Thiruman — No Mere Mark But A Hallmark Of Srivaishnavam
‘Thiruman’ — as ‘Oordhva Pundram’ is known in Tamil — is not merely a mark that is worn by Srivaishnavas but is also a hallmark of Srivaishnavam itself. This ‘Pundram’ is the second constituent of the Pancha Samskaaram, popularly known as Samaasrayanam (the others are Thaapam, Naamam, Manthram, Yaagam, in that order). The fact that it is taught by the Acharya catapults its significance to great heights.
The literal meaning of the Sanskrit term ‘Oordhva Pundram’ is ‘upward mark’ (‘Oordhva’ is ‘upward’ and ‘Pundram’ means ‘mark’). Seemingly, there exists a lack of clarity or even big differences of opinion as to the details regarding it. There is even a perception that the concept itself is of a recent origin and was started by Sri Ramanuja, drawing from only the Paancharaathra Aagama texts. But, in reality, we have all kinds of other legends as authorities such as the Vedas, Smruthis, Puraanas, Saasthras laid down by great sages, works of Azhwars and Acharyas.
Based on these scriptures, Sri Ramanuja, a traditionalist that he was, propounded the import of Thiruman to the value of our Sampradaya and streamlined the practice of wearing it. And Swami Desika carried it forward, emphasised its greatness and established Ramanuja’s ideology through his work ‘Sachcharitha Rakshai’, extensively quoting from the said legends.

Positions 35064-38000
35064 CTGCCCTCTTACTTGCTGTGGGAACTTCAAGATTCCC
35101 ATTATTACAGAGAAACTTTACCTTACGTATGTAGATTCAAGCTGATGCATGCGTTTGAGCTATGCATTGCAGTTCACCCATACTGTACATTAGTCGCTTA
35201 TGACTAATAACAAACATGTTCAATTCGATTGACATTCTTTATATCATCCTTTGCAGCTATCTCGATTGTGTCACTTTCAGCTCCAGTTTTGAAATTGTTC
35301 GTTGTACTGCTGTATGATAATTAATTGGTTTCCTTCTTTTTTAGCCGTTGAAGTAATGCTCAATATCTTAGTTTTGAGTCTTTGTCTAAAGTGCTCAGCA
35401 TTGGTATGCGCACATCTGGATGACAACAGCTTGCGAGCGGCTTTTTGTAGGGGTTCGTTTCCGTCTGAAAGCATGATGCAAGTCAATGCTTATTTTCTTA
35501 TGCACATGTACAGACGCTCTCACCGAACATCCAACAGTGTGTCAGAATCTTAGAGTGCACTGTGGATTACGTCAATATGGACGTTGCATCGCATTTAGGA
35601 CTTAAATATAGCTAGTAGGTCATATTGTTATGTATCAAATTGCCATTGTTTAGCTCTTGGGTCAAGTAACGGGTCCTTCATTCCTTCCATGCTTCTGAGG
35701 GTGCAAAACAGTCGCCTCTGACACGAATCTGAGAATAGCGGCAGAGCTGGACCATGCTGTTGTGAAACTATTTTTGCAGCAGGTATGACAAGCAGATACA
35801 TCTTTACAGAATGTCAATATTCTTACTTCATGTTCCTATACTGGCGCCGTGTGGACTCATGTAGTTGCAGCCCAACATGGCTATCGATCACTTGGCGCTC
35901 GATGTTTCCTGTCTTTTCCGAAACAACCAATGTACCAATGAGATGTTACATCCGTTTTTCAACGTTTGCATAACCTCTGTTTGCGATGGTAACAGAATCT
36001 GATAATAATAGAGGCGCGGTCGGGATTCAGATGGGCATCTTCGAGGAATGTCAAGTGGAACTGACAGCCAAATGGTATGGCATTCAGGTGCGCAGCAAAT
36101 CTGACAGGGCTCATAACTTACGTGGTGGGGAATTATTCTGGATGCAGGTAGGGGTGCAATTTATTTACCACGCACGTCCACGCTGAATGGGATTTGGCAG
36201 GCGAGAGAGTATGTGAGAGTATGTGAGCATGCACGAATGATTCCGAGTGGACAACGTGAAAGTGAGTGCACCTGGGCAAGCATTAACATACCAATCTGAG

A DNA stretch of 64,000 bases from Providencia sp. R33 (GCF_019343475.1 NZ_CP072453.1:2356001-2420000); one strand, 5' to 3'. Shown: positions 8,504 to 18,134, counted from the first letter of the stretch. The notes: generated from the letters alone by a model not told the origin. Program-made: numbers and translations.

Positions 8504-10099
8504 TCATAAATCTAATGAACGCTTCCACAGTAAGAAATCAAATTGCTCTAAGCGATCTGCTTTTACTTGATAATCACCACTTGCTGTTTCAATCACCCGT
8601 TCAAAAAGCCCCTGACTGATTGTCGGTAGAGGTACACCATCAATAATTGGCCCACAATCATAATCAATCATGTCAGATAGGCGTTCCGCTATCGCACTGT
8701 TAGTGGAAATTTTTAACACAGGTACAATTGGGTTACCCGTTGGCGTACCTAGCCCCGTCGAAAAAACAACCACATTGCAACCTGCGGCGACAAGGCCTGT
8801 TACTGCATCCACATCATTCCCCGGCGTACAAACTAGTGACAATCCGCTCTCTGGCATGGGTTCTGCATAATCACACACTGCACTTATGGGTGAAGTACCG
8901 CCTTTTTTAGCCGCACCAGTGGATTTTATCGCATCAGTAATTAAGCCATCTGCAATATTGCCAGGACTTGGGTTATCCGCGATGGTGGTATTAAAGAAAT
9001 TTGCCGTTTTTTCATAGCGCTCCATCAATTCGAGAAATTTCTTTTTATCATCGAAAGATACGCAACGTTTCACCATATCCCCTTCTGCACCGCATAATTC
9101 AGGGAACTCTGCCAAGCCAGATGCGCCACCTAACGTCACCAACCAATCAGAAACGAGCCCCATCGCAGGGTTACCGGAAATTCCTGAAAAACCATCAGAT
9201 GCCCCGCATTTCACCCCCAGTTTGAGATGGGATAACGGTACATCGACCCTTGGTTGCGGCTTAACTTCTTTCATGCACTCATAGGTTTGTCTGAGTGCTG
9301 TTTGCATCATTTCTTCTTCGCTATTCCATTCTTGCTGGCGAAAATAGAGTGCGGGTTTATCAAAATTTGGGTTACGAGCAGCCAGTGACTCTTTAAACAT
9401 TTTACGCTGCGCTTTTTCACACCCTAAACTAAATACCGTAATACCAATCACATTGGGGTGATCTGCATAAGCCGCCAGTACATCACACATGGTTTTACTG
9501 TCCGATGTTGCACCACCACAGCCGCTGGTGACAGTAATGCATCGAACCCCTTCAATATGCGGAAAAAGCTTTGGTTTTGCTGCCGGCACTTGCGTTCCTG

Sachcharitha Rakshai is a philosophical work that comprises three sections, namely, Sudharsana Paanchajanya Vidhi (deals with the procedures relating to Samaasrayanam), Oordhva Pundra Dhaarana Vidhi (deals with the procedure of preparing and applying the Thiruman) and Bhagavan Nivedhitha Upayoga Vidhi (deals with the procedure of offerings made to the Lord).
Sachcharitha Rakshai is such a legendary work by itself that it delves deep into the issue and answers all the questions — the five ‘W’s and the ‘H’ (What, Who, Why, When, Where and How) — that might arise about Thiruman. We shall take a look at some important points under each of the heads.
- The Thiruman is a mark which all Srivaishnavas should apply/wear (only) facing up in the middle part of the forehead. It is a daily-routine which has to be adhered strictly.
- Even for other Brahmanas, the mark should face up. Irrespective of the Varna or Asrama, the Oordhva Pundram is the ideal one.
- Not only literally does it go upward, but figuratively also it has the power to lift us.